Bell Super 3R MIPS review£200.00

Is the more conventional convertible lid still super?

BikeRadar score3.5/5

The Bell Super was the catalyst for the ever-increasing number of convertible open/full-face lids on the market, and the 3R is the latest iteration.

It features a few upgrades over the 2R, notably better internal shaping and a new cradle design with a rubberised wheel for adjusting fit. The result is a helmet that is, without the chin guard, very comfy.

Clipping on the chin guard is simple, but the ends of the clips lie close to the helmet

The cradle is supportive and easy to tweak — even though the top of the wheel can be hidden by the helmet’s lower edge, its light feel means it can still be turned. Being really critical, when the cradle is done up super tight, releasing tension in the system is perhaps a bit too light.

The fit feels relatively secure without the chin guard, but the MIPS liner, which protects against rotational injury, does mean the shell can move a touch. Wearing the Super 3R with goggles increases its secure feel.

At 435g (size M) without the chin guard, it’s relatively heavy but adding the chin guard only takes it up to 755g, which is certainly reasonable for the protection levels. Inside there’s lots of padding, but 23 vents, as well as over-brow venting, help to prevent heat build-up.

With and without the chin-guard
With and without the chin-guard

Clipping on the chin guard is simple, but the ends of the clips lie close to the helmet — this makes them difficult to get fingers under, especially when gloved or with cold hands, and with their stiff action, makes unclipping a bit of a pain.

The chin piece itself has thick-ish cheek pads, but removing the inserts makes the fit more comfy for those with chunkier faces (tester included!). The guard has six vents, reducing the claustrophobic feel and again keeping things cool.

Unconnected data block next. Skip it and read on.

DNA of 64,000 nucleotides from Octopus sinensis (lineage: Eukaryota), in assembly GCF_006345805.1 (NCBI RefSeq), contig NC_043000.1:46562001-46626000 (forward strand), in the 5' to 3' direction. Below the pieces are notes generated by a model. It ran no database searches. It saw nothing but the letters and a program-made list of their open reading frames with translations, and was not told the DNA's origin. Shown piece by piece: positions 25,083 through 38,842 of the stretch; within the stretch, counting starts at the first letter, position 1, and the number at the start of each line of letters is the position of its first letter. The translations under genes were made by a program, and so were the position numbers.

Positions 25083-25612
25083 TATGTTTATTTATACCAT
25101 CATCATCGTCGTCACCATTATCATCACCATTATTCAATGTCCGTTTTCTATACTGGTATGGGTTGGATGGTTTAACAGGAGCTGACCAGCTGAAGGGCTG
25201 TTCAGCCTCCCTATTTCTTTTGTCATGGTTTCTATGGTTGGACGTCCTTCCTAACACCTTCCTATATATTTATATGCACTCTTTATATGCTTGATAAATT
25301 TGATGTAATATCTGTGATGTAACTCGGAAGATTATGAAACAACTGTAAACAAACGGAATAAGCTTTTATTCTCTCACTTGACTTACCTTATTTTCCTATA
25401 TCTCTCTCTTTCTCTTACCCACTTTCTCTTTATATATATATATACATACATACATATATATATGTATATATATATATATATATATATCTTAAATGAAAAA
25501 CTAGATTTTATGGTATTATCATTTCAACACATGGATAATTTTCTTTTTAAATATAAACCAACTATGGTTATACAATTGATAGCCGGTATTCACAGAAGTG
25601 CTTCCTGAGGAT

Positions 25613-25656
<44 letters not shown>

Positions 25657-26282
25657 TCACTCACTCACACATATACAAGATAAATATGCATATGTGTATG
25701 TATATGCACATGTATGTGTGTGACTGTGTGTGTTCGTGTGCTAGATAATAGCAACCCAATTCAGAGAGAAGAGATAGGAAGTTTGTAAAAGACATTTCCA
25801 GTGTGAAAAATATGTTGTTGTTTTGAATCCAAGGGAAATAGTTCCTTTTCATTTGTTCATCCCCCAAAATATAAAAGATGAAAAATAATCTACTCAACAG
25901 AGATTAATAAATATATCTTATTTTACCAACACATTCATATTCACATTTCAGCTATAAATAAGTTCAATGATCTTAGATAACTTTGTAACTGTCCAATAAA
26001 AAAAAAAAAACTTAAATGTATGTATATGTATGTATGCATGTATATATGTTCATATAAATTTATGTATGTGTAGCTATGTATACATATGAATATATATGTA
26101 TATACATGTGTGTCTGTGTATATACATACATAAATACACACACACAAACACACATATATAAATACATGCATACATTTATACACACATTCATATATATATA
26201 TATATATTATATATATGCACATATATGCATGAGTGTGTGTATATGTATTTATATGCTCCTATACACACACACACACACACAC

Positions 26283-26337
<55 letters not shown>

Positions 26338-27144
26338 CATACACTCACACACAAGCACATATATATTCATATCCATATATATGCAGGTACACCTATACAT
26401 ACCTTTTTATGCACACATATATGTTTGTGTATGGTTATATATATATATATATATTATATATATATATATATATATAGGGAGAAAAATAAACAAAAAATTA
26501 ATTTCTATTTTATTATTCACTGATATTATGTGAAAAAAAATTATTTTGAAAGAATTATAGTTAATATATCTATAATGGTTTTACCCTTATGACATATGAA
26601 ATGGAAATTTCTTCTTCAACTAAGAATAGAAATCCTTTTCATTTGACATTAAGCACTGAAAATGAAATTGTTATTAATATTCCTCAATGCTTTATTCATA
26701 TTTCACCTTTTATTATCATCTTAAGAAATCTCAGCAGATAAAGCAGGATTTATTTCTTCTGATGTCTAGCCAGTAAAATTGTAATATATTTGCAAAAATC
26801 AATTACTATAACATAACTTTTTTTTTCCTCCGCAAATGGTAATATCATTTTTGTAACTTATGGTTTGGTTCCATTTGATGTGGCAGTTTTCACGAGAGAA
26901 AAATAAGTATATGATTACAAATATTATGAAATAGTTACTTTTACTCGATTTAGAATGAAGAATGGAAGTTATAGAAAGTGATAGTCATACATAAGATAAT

Externally there’s a large visor, which shifts well out the way if you want to pop your goggles under the visor on climbs, and up top there’s an optional GoPro mount, which is designed to break away in a crash, further reducing injury risk.

Adding the guard no doubt increases protection in a crash, but it doesn’t comply to full DH safety standards. Without it, it’s a perfectly reasonable trail helmet, although one that most testers found aesthetically to be a little mushroom-like.

There are three sizes as well as female options. The blue/white colourway sadly won’t be available in the UK.

This article was originally published in What Mountain Bike magazine.

Tom Marvin

Technical Editor, Tech Hub, UK
Tom's been riding for 15 years, and has always chopped and changed bikes as soon as his budget allowed. He's most at home in the big mountains, having spent nigh on 30 weeks riding the Alps, as well as having lived a stone's throw from the Scottish Highlands for four years. Tom also enjoys racing events like the Strathpuffer and the Trans Nepal.
  • Age: 29
  • Height: 182cm / 5'11"
  • Weight: 82kg / 180lb
  • Waist: 81cm / 32in
  • Chest: 97cm / 38in
  • Discipline: Mountain
  • Preferred Terrain: Steep and super tech or fast and flowy
  • Current Bikes: Canyon Spectral, Pivot Mach 429SL, Mondraker Vantage R +
  • Dream Bike: Transition Scout
  • Beer of Choice: Gin & tonic
  • Location: Bristol, UK

Related Articles

Back to top